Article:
Born Free's Sarah Locke explores whether conservation is finally getting the recognition it deserves

Earlier this month, an advert went viral and, for once, it might have been for all the right reasons.

The short film was originally made by Greenpeace and re-purposed for Iceland Foods. The cartoon shows an orangutan lost and out of place in a little girl’s room. The orangutan takes her home where humans are deforesting the area for palm oil. With heartstrings sufficiently pulled, it would seem enough to rival Elton’s spot for the 2018 best Christmas commercial! 

Iceland has become the first major supermarket to remove palm oil from its own-brand products – a fantastic step and absolutely something to be applauded. Borneo’s current rate of deforestation is 1.3 million hectares a year, a completely unsustainable figure that, if continued, will push species such as the orangutan, clouded leopards and pygmy elephants in Borneo’s forests even closer to extinction.

Yet the advert was banned by regulators because the campaign was deemed to ‘breach rules banning political advertising'. Clearcast, the body responsible for vetting ads and making this recommendation, drew a storm of abuse and threats. They received 3,500 emails and 3,000 tweets and even had to close their Facebook account within days of the decision.

It’s not acceptable to make personal threats and it is a shame that this is grabbing the headlines rather than the message behind the film.

Celebrities such as James Corden joined the fray and within four days the ad (published by Iceland on their YouTube channel) had reached 13 million people and continues to rise daily. Ironically, it will probably be the most widely shared and viewed advert of the year.

Whether the regulators are right or wrong, the message behind the advert deeply affected people. The number of viewers who felt motivated and horrified by the issues it presented is heartening for conservation.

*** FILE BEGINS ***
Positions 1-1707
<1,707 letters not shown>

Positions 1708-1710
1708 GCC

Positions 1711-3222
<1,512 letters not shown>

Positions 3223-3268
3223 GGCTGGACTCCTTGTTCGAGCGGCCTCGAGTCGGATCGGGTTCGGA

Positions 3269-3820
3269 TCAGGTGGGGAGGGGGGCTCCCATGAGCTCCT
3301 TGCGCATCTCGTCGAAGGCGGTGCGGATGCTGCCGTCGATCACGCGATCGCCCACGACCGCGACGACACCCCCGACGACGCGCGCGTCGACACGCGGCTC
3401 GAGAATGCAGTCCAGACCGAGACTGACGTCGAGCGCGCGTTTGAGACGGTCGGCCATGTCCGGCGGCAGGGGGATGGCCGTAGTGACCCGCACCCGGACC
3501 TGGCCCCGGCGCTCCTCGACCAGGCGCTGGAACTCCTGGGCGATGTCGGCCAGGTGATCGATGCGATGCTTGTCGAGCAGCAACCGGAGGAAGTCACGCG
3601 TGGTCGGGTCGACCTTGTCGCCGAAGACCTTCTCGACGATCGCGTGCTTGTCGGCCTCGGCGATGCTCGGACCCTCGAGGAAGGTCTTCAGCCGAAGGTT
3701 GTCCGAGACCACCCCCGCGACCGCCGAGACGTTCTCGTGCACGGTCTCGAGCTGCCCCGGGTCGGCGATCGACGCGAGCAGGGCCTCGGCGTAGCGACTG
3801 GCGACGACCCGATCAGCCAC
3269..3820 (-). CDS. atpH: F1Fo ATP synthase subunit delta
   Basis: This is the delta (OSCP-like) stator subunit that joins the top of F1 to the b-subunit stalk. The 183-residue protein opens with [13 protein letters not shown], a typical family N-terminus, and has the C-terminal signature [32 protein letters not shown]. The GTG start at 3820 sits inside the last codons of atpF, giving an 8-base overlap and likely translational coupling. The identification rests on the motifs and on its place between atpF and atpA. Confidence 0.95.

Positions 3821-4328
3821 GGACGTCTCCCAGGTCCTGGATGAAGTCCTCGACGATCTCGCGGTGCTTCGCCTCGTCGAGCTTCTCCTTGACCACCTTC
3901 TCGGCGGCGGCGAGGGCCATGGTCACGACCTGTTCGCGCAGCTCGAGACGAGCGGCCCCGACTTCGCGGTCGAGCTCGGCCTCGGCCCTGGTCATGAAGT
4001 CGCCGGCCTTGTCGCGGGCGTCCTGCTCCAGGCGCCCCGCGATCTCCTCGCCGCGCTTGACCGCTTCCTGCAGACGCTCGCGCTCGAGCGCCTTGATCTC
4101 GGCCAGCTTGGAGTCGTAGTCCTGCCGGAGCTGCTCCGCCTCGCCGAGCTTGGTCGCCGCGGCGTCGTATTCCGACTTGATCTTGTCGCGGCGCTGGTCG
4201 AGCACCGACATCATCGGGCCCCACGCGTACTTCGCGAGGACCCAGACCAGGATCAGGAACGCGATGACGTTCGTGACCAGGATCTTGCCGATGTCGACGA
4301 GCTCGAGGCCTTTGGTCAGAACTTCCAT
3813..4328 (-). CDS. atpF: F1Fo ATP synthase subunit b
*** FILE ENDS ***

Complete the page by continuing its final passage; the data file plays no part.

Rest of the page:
Google reported last week that the public’s interest in conservation and climate change is rising. Since 2004 the number of search for conservation-based topics has risen, as has interest in climate change. Perhaps people are beginning to realise that this world and its species are finite and the time to act is now?

For evidence of the benefits of the public speaking up in unison for our beliefs, of sharing an article on Twitter, or showing your colleagues a video of an orangutan cartoon, we need look no further than another of the most contentious and controversial wildlife issues of our time – the trade in tiger and rhino products. 

In October, the Chinese cabinet announced it would consider lifting its ban on tiger bone and rhino horn. Understandably, the world was outraged. Both species are critically endangered and feeding the demand in their products would be catastrophic for the populations.

However, following public backlash, the government has since postponed the lifting of the ban. A critical decision if we are to give tigers and rhinos a realistic chance of survival. 

Recruiting this growing movement of would-be environmentalists is key to making the change we wish to see in the world. We must find a way to harness this interest and encourage momentum to protect our wild species and wild places before its too late. 




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